BMC got a special treat when Dr. Connor Fisher was invited to read from his recently published book of poems titled The Isotope of I as well as from his chapbook Special Geometry. I got the chance to attend the poetry reading held in the Modenia Lowrey Building Auditorium and, as a student of Dr. Fisher’s poetry class, I along with others got the chance to see Dr. Fisher’s talents shine through his works.
I interviewed Dr. Fisher, whose PhD is in poetry, before the reading took place. We discussed The Isotope of I and Special Geometry and what went into them. Although not the first works he has published, these are the first big publications he has had. “To get it published was wonderful… This is, by far, the biggest single piece of work I’ve had accepted.” The world of publishing, he said, was a long time coming. “The book that turned out to be The Isotope of I, I had originally started a few years earlier under a different title. It had a very different tone… I wrote a book and showed it to some good friends and it just wasn’t working, and they gave me some feedback that was really helpful… It probably took about two years from when I was first writing it to print.”
When asked what sort of emotions he hoped to provoke in his reading, he had this to say: “Some audiences like my writerly friends in Georgia and Denver are going to be very familiar with my references.” One of these references, he notes, is Gertrude Stein. However, he had different expectations for the reading done on campus. “I am going to be reading to people who read very little poetry… I want people to get a sense of the surreal playfulness of the poems, the way they can start moving in one direction and then shift into another.”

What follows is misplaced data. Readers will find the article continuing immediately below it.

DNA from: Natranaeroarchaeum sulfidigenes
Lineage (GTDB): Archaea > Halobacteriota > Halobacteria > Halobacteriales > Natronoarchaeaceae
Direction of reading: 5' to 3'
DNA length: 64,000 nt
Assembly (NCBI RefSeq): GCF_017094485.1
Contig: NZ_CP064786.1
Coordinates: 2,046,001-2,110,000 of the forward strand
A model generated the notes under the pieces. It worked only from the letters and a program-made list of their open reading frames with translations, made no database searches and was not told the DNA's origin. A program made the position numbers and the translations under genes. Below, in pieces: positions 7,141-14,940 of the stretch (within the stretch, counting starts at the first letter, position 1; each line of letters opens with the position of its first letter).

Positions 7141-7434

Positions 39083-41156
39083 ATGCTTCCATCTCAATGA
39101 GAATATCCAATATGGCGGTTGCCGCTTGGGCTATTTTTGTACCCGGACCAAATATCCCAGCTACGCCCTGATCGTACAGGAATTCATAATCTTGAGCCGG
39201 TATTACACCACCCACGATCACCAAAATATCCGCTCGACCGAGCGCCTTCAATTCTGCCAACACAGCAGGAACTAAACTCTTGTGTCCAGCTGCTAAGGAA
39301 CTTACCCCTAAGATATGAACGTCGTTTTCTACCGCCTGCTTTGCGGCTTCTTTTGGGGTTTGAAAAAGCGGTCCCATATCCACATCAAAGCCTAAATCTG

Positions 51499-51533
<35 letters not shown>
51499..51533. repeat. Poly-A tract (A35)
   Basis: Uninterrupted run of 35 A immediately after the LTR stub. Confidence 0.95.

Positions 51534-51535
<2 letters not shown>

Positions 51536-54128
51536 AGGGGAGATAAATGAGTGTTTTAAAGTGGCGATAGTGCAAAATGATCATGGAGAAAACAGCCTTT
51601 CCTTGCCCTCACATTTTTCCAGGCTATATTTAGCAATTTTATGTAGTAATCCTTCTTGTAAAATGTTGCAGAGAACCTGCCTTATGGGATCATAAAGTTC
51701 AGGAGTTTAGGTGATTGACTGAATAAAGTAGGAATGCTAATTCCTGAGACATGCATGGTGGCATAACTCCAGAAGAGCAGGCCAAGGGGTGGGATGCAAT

He described how he selected poems for The Isotope of I: “I went out into my living room,” he told me. “I threw the poems all over the place—dozens, maybe hundreds, of sheets of paper—and, over the course of an afternoon, I would pick them up, read it, decide if it was a keeper or not. That was intuition, a gut reaction guiding me. I then divided the book up into sections I thought cohesive.”
“It made me very self-reflective,” said Matthew Blackwelder after the reading. Grace Smith remarked that she was likewise affected.